One of the most common complications with contacts is the lack of oxygen(hypoxia).  The cornea is a unique tissue because it is the only tissue in the body that absorbs it’s oxygen supply directly from the air and not from blood vessels.  If you reduce the oxygen supply to the cornea by wearing contacts too long the cornea will have trouble repairing itself.  This will result in some swelling of the cornea and some difficulty with the cornea repairing itself: these changes show up as microscopic  white patches known as infiltrates.  When this occurs patients will often experience redness, sensitivity to light and intolerance to contact lenses.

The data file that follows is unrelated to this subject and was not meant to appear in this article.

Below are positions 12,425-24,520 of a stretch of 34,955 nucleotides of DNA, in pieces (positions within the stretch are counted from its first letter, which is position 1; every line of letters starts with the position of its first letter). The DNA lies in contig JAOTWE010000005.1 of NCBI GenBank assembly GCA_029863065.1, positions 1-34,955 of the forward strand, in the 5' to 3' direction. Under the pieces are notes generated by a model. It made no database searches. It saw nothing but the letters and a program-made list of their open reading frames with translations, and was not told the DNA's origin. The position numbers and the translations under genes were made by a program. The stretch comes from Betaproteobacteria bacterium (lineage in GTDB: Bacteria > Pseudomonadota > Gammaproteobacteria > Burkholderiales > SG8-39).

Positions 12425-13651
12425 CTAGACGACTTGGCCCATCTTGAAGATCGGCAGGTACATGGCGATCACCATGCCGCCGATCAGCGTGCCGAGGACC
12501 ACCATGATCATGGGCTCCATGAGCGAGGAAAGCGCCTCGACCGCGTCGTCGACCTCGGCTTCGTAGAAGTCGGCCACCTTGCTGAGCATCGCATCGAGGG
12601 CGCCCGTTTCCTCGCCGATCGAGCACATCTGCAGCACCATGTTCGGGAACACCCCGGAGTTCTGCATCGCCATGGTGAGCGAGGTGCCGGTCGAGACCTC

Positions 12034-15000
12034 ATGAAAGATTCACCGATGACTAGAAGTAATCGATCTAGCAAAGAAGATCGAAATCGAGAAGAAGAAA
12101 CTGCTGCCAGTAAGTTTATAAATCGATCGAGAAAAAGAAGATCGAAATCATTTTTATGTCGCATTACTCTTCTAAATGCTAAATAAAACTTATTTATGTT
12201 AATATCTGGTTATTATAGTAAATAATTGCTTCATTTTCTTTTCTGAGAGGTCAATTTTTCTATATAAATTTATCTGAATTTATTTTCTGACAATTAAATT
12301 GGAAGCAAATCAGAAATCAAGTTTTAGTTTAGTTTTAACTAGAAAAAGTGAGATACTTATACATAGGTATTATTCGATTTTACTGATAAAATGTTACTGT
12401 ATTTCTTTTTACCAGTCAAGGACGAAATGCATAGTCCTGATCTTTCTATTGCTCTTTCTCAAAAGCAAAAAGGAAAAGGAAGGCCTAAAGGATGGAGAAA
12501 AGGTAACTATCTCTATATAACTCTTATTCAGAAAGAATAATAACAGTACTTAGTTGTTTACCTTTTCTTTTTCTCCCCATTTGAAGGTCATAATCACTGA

Hypoxia can occur slowly over time before someone develops problems.  Usually it develops from wearing contacts most of the time for years and years, then suddenly someone develops problems.  The best way to avoid the development of hypoxia and infiltrates is to not over-wear contacts and to change to some form of silicone-hydrogel lens material.

The treatment for hypoxia and infiltrates is to discontinue contact lens wear until all signs of infiltrates resolve, which can usually mean months without contact lens wear.  When the infiltrates resolve sometimes the individual can wear contacts again, but they need to be a high oxygen lens and the person must reduce their wearing time.

Websites for more information on Infiltrates:

Infiltrate Article

Review of Optometry Article

Michael Nelson, OD